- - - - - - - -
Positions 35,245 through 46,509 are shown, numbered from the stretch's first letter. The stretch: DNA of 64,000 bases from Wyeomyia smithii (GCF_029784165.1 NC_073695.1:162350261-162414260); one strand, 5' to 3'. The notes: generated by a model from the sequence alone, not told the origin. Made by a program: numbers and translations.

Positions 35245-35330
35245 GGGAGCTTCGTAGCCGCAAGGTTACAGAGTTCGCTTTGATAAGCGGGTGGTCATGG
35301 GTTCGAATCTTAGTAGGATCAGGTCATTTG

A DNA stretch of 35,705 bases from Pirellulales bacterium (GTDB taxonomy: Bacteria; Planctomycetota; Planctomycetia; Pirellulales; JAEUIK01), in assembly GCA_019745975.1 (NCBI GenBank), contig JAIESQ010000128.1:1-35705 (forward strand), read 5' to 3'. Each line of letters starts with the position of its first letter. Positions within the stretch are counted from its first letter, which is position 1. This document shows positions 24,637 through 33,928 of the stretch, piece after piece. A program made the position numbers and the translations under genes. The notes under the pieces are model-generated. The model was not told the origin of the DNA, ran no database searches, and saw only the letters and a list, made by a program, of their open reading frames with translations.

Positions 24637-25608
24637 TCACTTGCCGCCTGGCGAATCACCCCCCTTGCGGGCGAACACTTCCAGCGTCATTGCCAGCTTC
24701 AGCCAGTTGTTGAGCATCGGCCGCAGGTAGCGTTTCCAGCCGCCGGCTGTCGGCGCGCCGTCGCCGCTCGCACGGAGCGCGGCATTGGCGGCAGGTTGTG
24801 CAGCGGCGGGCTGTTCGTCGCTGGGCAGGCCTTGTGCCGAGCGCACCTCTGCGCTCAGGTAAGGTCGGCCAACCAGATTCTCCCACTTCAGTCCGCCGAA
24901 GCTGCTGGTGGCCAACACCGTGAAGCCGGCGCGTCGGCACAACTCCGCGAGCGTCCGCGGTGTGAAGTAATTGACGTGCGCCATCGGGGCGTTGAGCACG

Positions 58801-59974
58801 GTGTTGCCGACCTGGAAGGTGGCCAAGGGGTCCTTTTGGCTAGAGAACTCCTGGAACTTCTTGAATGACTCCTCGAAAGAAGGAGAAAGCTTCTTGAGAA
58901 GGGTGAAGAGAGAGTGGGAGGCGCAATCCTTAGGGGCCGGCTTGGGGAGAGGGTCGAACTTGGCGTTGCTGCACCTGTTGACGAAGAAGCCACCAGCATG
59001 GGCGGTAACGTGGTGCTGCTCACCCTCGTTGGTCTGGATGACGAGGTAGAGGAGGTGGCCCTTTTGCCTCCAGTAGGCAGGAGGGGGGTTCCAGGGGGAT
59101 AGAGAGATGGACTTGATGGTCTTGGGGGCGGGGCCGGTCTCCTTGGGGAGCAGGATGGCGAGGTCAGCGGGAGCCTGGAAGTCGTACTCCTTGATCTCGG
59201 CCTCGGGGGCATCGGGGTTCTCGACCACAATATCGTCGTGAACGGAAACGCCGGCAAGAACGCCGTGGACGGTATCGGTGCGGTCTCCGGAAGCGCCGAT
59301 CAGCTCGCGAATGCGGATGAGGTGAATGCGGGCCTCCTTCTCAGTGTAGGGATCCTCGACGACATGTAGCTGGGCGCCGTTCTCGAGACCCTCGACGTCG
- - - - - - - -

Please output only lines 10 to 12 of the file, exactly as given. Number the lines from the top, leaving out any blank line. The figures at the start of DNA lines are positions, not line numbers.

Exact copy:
24901 GCTGCTGGTGGCCAACACCGTGAAGCCGGCGCGTCGGCACAACTCCGCGAGCGTCCGCGGTGTGAAGTAATTGACGTGCGCCATCGGGGCGTTGAGCACG

Positions 58801-59974
58801 GTGTTGCCGACCTGGAAGGTGGCCAAGGGGTCCTTTTGGCTAGAGAACTCCTGGAACTTCTTGAATGACTCCTCGAAAGAAGGAGAAAGCTTCTTGAGAA